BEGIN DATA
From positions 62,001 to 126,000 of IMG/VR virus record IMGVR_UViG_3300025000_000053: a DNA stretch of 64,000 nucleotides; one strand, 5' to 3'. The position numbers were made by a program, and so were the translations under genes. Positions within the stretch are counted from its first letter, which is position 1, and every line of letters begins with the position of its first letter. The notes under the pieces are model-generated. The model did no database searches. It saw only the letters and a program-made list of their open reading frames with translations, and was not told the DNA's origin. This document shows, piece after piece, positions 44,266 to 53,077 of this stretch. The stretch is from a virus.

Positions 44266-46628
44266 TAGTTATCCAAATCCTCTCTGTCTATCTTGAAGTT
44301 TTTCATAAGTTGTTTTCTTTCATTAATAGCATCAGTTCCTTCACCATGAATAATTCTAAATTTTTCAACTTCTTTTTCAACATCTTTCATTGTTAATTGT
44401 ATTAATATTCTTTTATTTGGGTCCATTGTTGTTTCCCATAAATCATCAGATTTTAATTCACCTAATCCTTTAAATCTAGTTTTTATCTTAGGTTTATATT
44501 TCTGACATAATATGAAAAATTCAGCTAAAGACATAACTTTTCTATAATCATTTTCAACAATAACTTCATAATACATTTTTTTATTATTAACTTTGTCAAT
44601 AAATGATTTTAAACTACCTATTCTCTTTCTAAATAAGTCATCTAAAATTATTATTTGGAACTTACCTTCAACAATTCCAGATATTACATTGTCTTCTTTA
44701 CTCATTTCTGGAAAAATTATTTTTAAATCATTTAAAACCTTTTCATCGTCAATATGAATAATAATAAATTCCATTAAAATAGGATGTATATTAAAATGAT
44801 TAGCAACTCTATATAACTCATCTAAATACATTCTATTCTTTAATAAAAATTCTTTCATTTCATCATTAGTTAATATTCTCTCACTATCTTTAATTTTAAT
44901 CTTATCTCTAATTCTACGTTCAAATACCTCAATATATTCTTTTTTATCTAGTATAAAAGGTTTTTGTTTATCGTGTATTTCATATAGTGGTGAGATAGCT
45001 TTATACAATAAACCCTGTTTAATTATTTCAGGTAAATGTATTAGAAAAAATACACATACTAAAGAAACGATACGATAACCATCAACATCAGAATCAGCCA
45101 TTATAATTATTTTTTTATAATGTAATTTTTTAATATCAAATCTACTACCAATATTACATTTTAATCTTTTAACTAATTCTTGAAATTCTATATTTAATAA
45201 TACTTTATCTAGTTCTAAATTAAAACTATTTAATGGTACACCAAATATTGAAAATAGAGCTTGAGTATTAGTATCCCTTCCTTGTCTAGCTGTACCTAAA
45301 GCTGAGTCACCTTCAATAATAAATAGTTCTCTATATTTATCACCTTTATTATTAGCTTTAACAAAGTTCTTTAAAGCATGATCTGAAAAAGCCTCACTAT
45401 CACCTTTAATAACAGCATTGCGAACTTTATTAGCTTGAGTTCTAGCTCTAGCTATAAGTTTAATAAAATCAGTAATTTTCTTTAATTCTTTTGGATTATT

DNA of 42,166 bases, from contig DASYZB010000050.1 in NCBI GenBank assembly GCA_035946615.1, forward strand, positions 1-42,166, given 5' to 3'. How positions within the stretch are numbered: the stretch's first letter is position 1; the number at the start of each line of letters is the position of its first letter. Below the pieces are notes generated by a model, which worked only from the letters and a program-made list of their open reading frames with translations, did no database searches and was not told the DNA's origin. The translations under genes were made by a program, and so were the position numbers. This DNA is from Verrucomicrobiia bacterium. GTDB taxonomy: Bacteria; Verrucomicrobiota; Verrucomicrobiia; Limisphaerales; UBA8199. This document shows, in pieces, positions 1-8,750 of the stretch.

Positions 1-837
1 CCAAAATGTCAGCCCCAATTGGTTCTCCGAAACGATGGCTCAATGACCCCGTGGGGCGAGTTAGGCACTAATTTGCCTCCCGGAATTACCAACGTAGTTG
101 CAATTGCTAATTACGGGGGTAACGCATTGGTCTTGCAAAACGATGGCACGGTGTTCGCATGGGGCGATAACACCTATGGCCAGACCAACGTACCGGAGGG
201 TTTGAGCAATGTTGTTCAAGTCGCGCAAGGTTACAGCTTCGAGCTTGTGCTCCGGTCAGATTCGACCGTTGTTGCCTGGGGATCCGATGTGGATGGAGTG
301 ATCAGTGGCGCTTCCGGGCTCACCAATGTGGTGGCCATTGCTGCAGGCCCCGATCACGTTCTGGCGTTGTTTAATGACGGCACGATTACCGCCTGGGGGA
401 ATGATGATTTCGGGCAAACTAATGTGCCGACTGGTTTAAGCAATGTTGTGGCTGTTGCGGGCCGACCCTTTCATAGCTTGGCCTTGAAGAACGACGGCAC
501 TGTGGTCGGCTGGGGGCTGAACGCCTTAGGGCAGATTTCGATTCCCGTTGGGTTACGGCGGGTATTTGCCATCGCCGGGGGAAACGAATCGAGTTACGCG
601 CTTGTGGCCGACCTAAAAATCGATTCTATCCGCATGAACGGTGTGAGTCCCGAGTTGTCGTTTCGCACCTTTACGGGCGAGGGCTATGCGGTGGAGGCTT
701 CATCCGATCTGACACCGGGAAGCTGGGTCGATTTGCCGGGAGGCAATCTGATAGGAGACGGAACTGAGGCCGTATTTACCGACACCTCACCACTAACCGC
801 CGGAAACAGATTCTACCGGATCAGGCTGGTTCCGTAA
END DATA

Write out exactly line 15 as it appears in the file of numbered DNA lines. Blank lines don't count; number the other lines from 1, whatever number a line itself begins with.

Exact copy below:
45401 CACCTTTAATAACAGCATTGCGAACTTTATTAGCTTGAGTTCTAGCTCTAGCTATAAGTTTAATAAAATCAGTAATTTTCTTTAATTCTTTTGGATTATT